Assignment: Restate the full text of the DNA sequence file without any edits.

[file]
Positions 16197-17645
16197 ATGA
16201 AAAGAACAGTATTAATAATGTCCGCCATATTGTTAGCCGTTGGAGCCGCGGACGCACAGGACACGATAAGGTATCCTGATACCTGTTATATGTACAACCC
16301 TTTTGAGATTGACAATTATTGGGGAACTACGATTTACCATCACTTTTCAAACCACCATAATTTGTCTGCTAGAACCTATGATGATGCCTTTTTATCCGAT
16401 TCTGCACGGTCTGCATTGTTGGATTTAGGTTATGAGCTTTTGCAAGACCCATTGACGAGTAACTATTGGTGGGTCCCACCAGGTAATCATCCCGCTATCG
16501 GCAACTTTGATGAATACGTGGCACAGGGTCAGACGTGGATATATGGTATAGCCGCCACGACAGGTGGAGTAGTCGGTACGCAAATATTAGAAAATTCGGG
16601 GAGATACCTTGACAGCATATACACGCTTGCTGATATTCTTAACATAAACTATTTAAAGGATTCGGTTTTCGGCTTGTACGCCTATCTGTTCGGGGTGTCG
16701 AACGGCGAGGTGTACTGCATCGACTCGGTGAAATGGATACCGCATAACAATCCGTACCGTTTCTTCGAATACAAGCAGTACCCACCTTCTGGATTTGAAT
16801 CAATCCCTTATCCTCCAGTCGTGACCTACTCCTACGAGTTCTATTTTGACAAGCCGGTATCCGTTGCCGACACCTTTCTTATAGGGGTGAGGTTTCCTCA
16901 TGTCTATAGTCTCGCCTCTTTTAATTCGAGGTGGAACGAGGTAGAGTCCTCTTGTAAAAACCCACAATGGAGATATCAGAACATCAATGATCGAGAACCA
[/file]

Positions 16197-17645
16197 ATGA
16201 AAAGAACAGTATTAATAATGTCCGCCATATTGTTAGCCGTTGGAGCCGCGGACGCACAGGACACGATAAGGTATCCTGATACCTGTTATATGTACAACCC
16301 TTTTGAGATTGACAATTATTGGGGAACTACGATTTACCATCACTTTTCAAACCACCATAATTTGTCTGCTAGAACCTATGATGATGCCTTTTTATCCGAT
16401 TCTGCACGGTCTGCATTGTTGGATTTAGGTTATGAGCTTTTGCAAGACCCATTGACGAGTAACTATTGGTGGGTCCCACCAGGTAATCATCCCGCTATCG
16501 GCAACTTTGATGAATACGTGGCACAGGGTCAGACGTGGATATATGGTATAGCCGCCACGACAGGTGGAGTAGTCGGTACGCAAATATTAGAAAATTCGGG
16601 GAGATACCTTGACAGCATATACACGCTTGCTGATATTCTTAACATAAACTATTTAAAGGATTCGGTTTTCGGCTTGTACGCCTATCTGTTCGGGGTGTCG
16701 AACGGCGAGGTGTACTGCATCGACTCGGTGAAATGGATACCGCATAACAATCCGTACCGTTTCTTCGAATACAAGCAGTACCCACCTTCTGGATTTGAAT
16801 CAATCCCTTATCCTCCAGTCGTGACCTACTCCTACGAGTTCTATTTTGACAAGCCGGTATCCGTTGCCGACACCTTTCTTATAGGGGTGAGGTTTCCTCA
16901 TGTCTATAGTCTCGCCTCTTTTAATTCGAGGTGGAACGAGGTAGAGTCCTCTTGTAAAAACCCACAATGGAGATATCAGAACATCAATGATCGAGAACCA